Among his fellow rookies, he did not rank especially high in points (tied for 37th among rookie forwards), but his points-per-game ranked 26th, a respectable finish for one who did not get a lot of ice time (48th in total ice time). And among Capitals forwards who played in at least 30 games, his PDO value at 5-on-5 was tied for second best (with Joel Ward and behind Keith Aucoin, so you may have that grain of salt). However, the quality of competition he faced at 5-on-5 was weakest among Caps forwards, while his quality of teammates was fourth highest among the 15 forwards in this group. Add in that his offensive zone starts was fifth highest among the 15 forwards and he had something of a sheltered existence.
Odd Eakin Fact… Of 42 forwards in franchise history playing in at least 30 games in their first season with the club (think we had to dig for this one?), only Glen Currie recorded fewer penalty minutes (two in 32 games) than did Eakin (four in 30 games).
Game to Remember… November 4, 2011. It didn’t happen in his first game, but it would in Cody Eakin’s second. His first NHL goal, that is. It came late in what would be a 5-1 win over the Carolina Hurricanes. It came mid-way through the third period with the Caps holding a 3-1 lead. Alexander Semin beat Carolina defenseman Joni Pitkanen to a loose puck along the wall in the defensive end and chipped it up and out of the zone. His momentum carried him past Pitkanen and to the puck in the neutral zone. Eakin filled the lane to Semin’s left as the latter collected the puck and carried it down the right wing. With Pitkanen out of the play, only Jamie McBain was back to defend the 1-on-1. Semin held the puck until he go to the Carolina blue line, then fed it across to Eakin. McBain was caught in no-man’s land without defending either Eakin or the possible pass to Semin. Eakin took his time and wristed the puck cleanly past goalie Cam Ward. It was his second point of the game, his first – and first NHL point – coming when he assisted on what would be the game-winning goal by Troy Brouwer early in the second period. Eakin finished 1-1-2, plus-2, scoring on the only shot he recorded in the game.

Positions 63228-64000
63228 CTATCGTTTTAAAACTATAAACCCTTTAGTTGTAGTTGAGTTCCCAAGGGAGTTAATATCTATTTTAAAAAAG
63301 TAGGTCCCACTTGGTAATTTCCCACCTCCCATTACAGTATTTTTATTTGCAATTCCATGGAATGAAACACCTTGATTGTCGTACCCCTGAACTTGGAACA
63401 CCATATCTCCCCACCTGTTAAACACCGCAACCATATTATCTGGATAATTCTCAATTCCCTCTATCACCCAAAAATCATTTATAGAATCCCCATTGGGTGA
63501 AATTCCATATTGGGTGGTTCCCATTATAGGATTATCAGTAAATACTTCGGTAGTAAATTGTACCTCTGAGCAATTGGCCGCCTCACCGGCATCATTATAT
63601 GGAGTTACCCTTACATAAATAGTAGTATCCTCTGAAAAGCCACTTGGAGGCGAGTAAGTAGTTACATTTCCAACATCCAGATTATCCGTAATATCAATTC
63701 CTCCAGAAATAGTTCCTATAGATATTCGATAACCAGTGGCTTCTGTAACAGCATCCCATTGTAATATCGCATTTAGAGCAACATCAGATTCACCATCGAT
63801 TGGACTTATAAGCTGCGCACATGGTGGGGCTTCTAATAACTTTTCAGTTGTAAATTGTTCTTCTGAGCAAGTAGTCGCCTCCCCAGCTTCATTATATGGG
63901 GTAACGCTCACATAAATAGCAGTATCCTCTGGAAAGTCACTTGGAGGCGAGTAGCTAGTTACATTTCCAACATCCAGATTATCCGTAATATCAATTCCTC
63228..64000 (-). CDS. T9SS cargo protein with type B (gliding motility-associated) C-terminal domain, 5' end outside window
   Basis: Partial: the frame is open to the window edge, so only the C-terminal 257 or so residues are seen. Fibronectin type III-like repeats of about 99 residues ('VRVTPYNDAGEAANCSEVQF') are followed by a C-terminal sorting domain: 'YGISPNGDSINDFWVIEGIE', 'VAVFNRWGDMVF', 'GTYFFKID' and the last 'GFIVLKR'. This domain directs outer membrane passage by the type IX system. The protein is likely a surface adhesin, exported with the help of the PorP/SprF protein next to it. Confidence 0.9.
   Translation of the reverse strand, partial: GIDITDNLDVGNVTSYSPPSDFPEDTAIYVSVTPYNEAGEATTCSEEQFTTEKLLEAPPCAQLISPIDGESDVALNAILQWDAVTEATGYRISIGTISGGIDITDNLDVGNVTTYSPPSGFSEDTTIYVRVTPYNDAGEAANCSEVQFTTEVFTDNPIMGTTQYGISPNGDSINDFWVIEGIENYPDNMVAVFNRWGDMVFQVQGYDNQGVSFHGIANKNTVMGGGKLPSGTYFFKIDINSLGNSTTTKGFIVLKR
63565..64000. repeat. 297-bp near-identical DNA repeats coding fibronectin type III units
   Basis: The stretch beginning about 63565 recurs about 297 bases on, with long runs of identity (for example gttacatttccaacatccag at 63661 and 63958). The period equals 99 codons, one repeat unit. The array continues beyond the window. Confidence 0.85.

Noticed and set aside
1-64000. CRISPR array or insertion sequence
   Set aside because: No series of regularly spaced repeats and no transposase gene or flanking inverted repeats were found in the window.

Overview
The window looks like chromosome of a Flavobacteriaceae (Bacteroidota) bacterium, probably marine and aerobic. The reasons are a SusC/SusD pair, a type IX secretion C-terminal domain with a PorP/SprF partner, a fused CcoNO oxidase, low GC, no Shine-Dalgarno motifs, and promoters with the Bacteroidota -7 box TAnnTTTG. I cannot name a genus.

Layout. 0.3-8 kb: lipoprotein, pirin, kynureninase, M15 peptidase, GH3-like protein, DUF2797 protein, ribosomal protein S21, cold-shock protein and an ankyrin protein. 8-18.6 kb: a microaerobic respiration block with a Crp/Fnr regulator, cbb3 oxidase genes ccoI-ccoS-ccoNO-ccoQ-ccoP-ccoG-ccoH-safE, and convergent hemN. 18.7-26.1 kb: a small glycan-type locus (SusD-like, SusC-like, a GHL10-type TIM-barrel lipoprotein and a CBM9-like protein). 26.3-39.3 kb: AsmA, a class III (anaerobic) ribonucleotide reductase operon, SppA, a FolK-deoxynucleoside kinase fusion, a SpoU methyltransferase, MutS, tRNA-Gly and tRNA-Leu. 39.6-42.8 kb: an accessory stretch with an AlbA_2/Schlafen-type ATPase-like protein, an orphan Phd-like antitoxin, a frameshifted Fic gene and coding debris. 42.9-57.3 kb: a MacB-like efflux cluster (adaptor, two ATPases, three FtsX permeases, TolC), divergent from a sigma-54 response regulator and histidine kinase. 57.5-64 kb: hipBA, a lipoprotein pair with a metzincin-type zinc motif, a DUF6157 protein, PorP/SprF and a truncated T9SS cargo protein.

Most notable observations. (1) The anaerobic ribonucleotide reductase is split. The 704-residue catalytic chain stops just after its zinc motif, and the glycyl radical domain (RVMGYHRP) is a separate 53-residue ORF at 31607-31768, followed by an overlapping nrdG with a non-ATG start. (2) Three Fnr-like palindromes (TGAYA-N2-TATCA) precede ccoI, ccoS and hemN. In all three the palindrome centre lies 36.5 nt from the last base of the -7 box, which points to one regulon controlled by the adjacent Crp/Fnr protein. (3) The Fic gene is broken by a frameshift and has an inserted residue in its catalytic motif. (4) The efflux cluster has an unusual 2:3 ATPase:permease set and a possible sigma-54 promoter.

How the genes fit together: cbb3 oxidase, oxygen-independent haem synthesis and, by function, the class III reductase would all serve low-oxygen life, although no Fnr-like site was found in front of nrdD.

Game to Forget… November 25, 2011. Welcome to the bigs, kid. On the day after Thanksgiving the Capitals hosted the New York Rangers at Verizon Center. On a day when a lot went wrong for the Caps, a lot of it happened with Eakin in the vicinity. Not that it was all his fault, but out of 15 shifts he skated, five of them featured penalties – three of them against the Caps, one of which he committed when he was whistled for holding Ranger defenseman Steve Eminger in the offensive zone. Two other shifts ended in Ranger goals. All in all, the Caps lost by a 6-3 margin, while Eakin had no points, the two minutes in penalties, no shots, no shot attempts, and he lost his only faceoff in just short of 12 minutes of work.
Post Season… 0-1-1, minus-2 in five games at Hershey.
In the end… Everybody has to start somewhere, and for Cody Eakin he started in the midst of a team’s spiral downward toward a coach’s firing. He had to endure the ritual of recall and reassignment and memorize all the roadside stops between Washington and Hershey. He had the ups and downs of a rookie getting his first taste of play at its highest level. He looked at times as he fit right in, and in others as if he was out of place. He looked polished in some instances, and utterly unnoticeable in others. In other words, a rookie.
Photo: Greg Fiume/Getty Images North America